RTD Sensors Made Easy. What is an RTD Sensor?

RTD's. What are they? What are they used for? How do they work? What is the difference between a 2-wire & 3-wire configuration?

What are RTD temperature sensors?

RTDs, or Resistance Temperature Detectors, are a very common type of temperature sensor known for their accuracy, stability, and repeatability characteristics.

Where are RTD temperature sensors Used?

RTD sensors are used in many industrial, scientific and OEM applications found in nearly all markets, such as water treatment plants, food processing equipment, medical research & development, and pharmaceutical manufacturing to name a few.

How do RTD temperature sensors work?

Within an RTD temperature sensor is an RTD element.  The element operates by measuring the change in resistance of a thin wire wound on an insulated form or coiled up in a self-supporting structure. Most often the wire is made of pure or slightly doped platinum, a material that exhibits a very stable and linear change in resistance over a wide range of temperatures.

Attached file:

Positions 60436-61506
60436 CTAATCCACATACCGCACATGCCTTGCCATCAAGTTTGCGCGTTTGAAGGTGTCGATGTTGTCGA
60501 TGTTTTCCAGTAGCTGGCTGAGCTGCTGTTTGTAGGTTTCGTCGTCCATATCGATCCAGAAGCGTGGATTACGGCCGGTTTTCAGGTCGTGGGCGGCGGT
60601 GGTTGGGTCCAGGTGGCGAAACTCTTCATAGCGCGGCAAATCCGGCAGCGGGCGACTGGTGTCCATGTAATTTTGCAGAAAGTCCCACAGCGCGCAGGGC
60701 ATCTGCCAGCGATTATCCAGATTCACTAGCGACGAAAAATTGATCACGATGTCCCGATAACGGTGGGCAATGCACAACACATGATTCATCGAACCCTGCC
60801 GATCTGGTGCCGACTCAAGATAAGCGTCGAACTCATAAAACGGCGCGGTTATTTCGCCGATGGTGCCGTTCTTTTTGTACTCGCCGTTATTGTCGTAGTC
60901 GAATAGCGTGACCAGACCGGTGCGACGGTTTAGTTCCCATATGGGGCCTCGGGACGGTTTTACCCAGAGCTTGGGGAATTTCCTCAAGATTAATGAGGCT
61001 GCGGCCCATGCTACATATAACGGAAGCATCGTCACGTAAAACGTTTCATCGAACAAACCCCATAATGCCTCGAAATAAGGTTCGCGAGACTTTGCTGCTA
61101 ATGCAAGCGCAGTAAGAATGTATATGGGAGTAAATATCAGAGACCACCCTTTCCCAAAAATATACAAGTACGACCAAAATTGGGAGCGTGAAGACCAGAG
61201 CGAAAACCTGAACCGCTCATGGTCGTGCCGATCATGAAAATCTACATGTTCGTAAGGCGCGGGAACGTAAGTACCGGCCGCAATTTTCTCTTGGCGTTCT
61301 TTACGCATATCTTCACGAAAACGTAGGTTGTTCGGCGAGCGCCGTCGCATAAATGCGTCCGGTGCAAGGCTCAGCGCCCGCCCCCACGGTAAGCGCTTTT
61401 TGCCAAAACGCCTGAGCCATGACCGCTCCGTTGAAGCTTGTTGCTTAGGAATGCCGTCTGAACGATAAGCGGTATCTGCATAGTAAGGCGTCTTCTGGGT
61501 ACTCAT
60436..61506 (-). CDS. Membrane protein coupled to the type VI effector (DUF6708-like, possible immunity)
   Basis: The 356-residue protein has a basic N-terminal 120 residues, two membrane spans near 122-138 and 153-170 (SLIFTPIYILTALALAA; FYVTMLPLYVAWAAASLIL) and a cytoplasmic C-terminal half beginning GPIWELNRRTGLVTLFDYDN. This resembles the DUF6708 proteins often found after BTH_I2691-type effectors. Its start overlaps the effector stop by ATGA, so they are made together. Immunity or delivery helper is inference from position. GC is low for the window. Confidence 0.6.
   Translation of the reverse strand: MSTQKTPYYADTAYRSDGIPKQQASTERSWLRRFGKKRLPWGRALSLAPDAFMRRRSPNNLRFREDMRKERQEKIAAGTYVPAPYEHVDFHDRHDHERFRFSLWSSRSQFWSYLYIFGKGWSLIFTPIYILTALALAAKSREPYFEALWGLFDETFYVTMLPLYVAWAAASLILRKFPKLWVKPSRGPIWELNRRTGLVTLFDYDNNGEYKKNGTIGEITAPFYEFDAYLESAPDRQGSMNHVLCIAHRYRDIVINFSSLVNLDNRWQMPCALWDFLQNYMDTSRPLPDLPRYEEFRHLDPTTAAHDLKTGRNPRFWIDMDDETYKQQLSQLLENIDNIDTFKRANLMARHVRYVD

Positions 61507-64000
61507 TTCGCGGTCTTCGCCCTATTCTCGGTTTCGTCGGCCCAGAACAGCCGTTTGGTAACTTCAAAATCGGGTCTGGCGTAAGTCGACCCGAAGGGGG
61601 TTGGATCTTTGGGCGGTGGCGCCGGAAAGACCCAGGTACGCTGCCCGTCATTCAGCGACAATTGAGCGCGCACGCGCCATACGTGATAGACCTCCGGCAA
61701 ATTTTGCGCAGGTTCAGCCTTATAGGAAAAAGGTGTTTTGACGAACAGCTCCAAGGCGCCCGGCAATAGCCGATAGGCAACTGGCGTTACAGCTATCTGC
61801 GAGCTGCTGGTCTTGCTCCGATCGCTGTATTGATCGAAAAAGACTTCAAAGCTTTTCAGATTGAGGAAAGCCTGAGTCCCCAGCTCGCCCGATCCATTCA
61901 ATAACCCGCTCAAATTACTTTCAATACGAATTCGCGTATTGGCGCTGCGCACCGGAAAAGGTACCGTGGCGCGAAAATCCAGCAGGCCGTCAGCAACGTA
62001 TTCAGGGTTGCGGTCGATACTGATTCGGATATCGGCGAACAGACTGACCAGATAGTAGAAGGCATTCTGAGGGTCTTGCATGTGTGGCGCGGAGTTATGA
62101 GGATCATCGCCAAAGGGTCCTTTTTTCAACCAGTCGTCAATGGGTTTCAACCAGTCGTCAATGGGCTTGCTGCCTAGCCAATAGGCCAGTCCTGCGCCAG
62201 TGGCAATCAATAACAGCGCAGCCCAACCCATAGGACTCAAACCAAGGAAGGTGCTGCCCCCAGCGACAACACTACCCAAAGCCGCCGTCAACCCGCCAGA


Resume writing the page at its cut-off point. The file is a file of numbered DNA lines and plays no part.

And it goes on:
The vast majority of RTD temperature sensors in commercial use are known as Pt100 sensors, which indicates that they use a platinum element with 100 Ohms resistance at 0°C.

Other less common types of RTD temperature sensors may use a Platnum1000, Copper50, or Nickel100 element, to name a few.

What is the difference between 2 and 3 wire configurations?

While the element itself only requires 2 connections, the actual RTD hook up may utilize 2 or 3 lead wires.

The drawback of the simple 2-wire connection is that, in addition to the measuring the resistance of the element, the R1 & R2 lead wires also have a resistance, which can introduce offset errors into the measurement.

As a result, a 2-wire RTD connection is mostly used in applications where the lead wires are very short, or if the measurement accuracy and precision are not critical.

The 3-wire RTD connection is far more common. The resistance of the element including the R1 & R2 lead wires are measured.  Then the resistance is also measured through the R2 & R3 lead wires.  This allows the measuring instrument to account for the resistance of the lead wires, thereby allowing a more accurate temperature measurement to be calculated.